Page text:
Transforming Marine Debris Into Art in Plastic Planet
On Friday, January 18th, from 5:00 to 7:00 pm the AFS Gallery opens its doors to Plastic Planet an environmentally-themed art exhibition that features the work of artists Holly Mackay, Richard Lang and Judith Selby Lang. Plastic Planet will help you re-think the way you view this ubiquitous substance. Mackay says, “In the winter of ‘98I began collecting plastic from the beach. The rules were I had to collect everything unnatural that I saw, except cigarette butts… Then with this giant pile of colorful detritus I’d start to make these sculptures. It is an extremely satisfying process. These are made from 100% found beach plastic. Materially, I am trying something new and painting a little on the pieces.”
Mackay’s sculptures are beautiful, evocative and very detailed. “My aim and natural tendency artistically is to find and transform the bad in a way that it’s palatable, even appealing or sexy with the thought that it might help people engage with problems, ecological and other, more directly.”
Since 1999 Judith Selby Lang and her husband Richard have been visiting 1000 yards of Kehoe Beach in the Point Reyes National Sea Shore in Northern California where they gather plastic marine debris that travels from as far away as Japan and Korea. The amount of plastic they find is astonishing, in one year, they collected 4,000 pounds.
Selby Lang explains, “By carefully collecting and “curating” the bits of plastic, we fashion it into works of art— art that matter of factly shows, with minimal artifice, the material as it is.”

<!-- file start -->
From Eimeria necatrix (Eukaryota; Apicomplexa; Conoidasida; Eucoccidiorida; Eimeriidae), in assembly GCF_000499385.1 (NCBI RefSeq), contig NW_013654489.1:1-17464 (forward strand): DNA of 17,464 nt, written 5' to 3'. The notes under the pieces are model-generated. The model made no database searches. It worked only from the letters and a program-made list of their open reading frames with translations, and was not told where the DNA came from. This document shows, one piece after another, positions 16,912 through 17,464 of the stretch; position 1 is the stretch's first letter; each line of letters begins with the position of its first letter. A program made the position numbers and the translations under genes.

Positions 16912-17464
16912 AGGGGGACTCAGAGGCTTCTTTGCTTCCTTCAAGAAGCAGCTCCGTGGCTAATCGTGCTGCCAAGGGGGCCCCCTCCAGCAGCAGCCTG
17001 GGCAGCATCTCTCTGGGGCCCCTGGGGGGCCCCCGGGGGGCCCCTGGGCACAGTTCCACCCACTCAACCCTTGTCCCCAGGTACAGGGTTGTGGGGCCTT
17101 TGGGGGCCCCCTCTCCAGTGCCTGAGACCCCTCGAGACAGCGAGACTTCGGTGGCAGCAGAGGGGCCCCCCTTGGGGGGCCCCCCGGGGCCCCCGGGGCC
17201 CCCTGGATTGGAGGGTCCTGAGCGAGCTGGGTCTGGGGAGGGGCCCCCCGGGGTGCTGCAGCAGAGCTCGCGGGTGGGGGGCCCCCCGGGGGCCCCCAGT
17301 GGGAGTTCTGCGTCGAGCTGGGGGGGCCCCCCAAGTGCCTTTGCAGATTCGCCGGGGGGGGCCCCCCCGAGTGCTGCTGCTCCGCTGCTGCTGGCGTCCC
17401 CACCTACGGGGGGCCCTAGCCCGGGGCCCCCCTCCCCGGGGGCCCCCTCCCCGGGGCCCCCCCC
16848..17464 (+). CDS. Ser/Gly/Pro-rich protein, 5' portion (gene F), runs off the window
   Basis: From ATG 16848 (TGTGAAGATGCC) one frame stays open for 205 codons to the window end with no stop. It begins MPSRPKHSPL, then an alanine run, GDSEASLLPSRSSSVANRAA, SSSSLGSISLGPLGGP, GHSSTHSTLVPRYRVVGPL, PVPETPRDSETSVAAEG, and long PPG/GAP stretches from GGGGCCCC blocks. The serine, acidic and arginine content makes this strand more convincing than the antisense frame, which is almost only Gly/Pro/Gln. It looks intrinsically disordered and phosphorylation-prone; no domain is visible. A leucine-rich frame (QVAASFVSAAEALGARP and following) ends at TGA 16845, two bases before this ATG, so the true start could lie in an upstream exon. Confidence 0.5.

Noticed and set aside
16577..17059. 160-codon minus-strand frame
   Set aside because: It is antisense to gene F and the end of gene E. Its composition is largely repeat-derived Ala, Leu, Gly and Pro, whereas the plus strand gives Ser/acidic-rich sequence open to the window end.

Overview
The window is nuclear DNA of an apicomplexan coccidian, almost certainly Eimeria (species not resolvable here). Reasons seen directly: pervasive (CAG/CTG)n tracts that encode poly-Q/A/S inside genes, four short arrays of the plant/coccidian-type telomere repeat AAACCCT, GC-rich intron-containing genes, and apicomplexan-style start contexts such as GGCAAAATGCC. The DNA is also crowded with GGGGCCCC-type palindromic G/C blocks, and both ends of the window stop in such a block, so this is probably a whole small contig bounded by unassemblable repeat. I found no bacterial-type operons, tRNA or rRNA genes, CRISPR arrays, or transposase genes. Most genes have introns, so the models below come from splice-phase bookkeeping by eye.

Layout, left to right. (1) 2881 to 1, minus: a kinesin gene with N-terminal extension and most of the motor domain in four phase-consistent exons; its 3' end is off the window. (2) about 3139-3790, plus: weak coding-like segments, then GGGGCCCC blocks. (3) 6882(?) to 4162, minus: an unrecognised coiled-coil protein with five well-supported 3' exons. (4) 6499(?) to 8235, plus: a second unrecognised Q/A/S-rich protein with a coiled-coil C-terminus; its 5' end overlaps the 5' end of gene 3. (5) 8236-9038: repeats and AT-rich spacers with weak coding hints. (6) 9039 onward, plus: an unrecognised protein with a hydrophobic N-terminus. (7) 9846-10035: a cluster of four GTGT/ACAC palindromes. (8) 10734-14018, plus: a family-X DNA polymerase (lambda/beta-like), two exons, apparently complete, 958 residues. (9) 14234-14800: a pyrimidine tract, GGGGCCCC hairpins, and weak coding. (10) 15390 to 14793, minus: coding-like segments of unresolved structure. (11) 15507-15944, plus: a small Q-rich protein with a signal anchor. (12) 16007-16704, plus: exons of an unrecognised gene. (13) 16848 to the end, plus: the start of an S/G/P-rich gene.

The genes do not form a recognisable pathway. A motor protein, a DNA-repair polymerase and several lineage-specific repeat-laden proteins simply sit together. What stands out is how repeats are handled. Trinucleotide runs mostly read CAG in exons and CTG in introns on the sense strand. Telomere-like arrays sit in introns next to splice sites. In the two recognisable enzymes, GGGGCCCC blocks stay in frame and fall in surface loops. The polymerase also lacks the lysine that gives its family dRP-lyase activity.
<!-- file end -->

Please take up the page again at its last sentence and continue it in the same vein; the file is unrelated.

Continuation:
Selby Lang’s work with her husband was the subject of a short film One Beach Plastic and has been featured on NPR and The Today Show. For Plastic Planet, the Langs will be showing their photographs of found plastic debris.
All of the artists in Plastic Planet are concerned about the large amount of plastic that is rapidly filling our oceans. Mackay finds it “incredibly ironic that there are so many water bottles polluting our water.”
Selby Lang elaborates “The viewer is often surprised that this colorful stuff is the thermoplastic junk of our throwaway culture. As we have deepened our practice we’ve found, like archeologists, that each bit of what we find opens into a pinpoint look at the whole of human culture. Each bit has a story to tell.”
A program of Explore Ecology, the AFS Gallery offers artists a unique space dedicated to assemblage and other art forms. Explore Ecology’s education and art programs combine environmental awareness and artistic creativity to create a connection between people and their environment.
Save the date! Plastic Planet opens onFriday, January 18th and will be at the AFS Gallery until February 23rd.